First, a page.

Sunday, May 20, 2012

Article 33: Excommunication

Today's article is something that I think the modern Church might well consider re-applying to today's world.

XXXIII. Of excommunicate Persons, how they are to be avoided
That person which by open denunciation of the Church is rightly cut off from the unity of the Church, and excommunicated, ought to be taken of the whole multitude of the faithful, as an Heathen and Publican, until he be openly reconciled by penance and received into the Church by a Judge that hath authority thereunto.

The Episcopal Church's current mantra is "radical inclusiveness." I do not claim to support, or even fully understand, what exactly this terms means. Frankly, I recoil from buzzwords like this because I find them simplistic sloganisms that are self-congratulatory to the point of being patently self-righteous. My other pet peeve is the one about 'Episcopalians don't check their brains at the door,' the logical inference being that other Christians are just ignorant bumpkins. At least "Radical inclusivity" has a bit more substance.

As far as I can tell, Radical Inclusiveness means being a church that is accepting of anyone manifesting any behavior whatsoever, no questions asked. I find the concept hypocritical because churches that practice this are in fact some of the most exclusive churches I have ever attended. Case in point, is a church that is practicing radical inclusiveness going to go out of its way to welcome a biblical literalist or, worse yet, a Republican? I think not. Radical inclusivity is the churchy spawn of politically correct tolerance in the secular realm.

 Radical inclusiveness seems to be premised on the notion that Jesus ate with tax collectors and sinners, and therefore, the Church should go about including people of all types in the same manner. I agree with that, in part. If you ever find a church body somewhere that is without sinners, you or I should not attend because we will mess it up for them because we are sinners.

However, I disagree in part on the Radical Inclusiveness bit about Jesus' eating with tax collectors and sinners because the doctrine assumes that Jesus accepted them as they were and never expected them to be uncomfortable or to ever change their sinful ways. That is simply not the case. Jesus did eat and cohort with people of all stripes, but his mission was to always bring them up into the Kingdom of God and not to drag the Kingdom of God down into the gutter of the lowest common denominator. Jesus loved the sinner, but wanted the sinner to become a child of the Most High. Jesus would say to the sinner, "Go your way, and sin no more," and "Repent, for the Kingdom of God (or heaven) is at hand."

Jesus never said, "Come hang out with me and then go back and wallow in whatever sinful life you were living before."

Case in point, the story of the young rich man in the Gospel of Mark:

17 As Jesus started on his way, a man ran up to him and fell on his knees before him. “Good teacher,” he asked, “what must I do to inherit eternal life?”
18 “Why do you call me good?” Jesus answered. “No one is good—except God alone. 19 You know the commandments: ‘You shall not murder, you shall not commit adultery, you shall not steal, you shall not give false testimony, you shall not defraud, honor your father and mother.’”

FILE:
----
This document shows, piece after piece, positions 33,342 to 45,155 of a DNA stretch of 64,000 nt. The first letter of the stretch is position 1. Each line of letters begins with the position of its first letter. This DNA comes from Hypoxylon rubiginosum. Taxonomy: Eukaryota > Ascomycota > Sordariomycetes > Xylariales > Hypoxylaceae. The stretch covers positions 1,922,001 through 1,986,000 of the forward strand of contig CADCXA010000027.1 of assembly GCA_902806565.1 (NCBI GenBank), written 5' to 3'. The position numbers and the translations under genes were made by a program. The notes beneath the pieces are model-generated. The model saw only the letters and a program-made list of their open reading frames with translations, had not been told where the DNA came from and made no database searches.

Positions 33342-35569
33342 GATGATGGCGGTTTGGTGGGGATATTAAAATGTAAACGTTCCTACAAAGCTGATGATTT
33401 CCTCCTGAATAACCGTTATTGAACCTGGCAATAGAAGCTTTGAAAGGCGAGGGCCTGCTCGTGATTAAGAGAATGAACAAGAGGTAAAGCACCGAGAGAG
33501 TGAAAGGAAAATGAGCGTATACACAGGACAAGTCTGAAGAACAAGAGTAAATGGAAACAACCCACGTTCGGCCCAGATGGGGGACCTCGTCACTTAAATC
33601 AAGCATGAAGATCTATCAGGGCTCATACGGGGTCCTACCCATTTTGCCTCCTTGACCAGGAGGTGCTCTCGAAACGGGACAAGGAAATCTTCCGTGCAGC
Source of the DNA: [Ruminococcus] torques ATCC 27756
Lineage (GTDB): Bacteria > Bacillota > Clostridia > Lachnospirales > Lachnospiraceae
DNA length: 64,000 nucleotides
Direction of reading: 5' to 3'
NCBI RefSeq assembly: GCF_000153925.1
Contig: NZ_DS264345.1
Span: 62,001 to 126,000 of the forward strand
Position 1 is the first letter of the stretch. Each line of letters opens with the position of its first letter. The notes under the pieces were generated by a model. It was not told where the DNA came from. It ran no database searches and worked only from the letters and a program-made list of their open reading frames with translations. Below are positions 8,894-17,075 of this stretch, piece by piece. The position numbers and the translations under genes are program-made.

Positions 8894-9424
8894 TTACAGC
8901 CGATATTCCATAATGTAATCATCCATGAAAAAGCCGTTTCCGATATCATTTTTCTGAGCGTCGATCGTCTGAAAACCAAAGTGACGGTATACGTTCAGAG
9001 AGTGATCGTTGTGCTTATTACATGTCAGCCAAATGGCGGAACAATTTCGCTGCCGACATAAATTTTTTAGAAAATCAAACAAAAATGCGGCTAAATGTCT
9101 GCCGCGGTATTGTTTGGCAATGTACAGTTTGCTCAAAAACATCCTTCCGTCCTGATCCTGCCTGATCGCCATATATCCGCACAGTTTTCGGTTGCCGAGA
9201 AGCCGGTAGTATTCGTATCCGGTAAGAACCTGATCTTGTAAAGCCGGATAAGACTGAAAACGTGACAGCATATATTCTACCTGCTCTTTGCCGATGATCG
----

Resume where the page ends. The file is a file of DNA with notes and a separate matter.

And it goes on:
20 “Teacher,” he declared, “all these I have kept since I was a boy.”
21 Jesus looked at him and loved him. “One thing you lack,” he said. “Go, sell everything you have and give to the poor, and you will have treasure in heaven. Then come, follow me.”
22 At this the man’s face fell. He went away sad, because he had great wealth.

I love the version of this from Mark because unlike the versions in Luke or Matthew, Jesus looks at the young man and loves him before telling him to go and sell all he has. Jesus is clearly not being a punk or being harsh or nonchalant. Jesus loves the young man, and as such, wants the best for him. This is not being radically inclusive because the rich young man goes away sad after having been told he needs to change his life.

The open ended beauty of this passage I think illustrates what this Article of Religion is trying to get at, as harsh as the wording of it sounds to our modern ears. We simply do not know what happens to the rich young man. We know he goes away sad, but he is still young. Maybe, later in life, he ultimately does what Jesus asks, repents, and becomes a follower of Jesus. It is only at this specific point in time that he goes away from Jesus sadly.

That's the whole point of excommunication. It is not intended to be some permanent state whereby the Church damns the sinner for all eternity. The idea is that the person, like the Prodigal Son, is temporarily cut off from the Church for their own good so they can think about things and repent and return and everyone can be reconciled.

This is where I think the doctrine of Radical Inclusivity and Communion of the Unbaptized radically fails. It does not invite reflection or return or repentance. It just creates a social club where everybody shows up and does their thing, whatever that thing might be, regardless of whether there is any common union.

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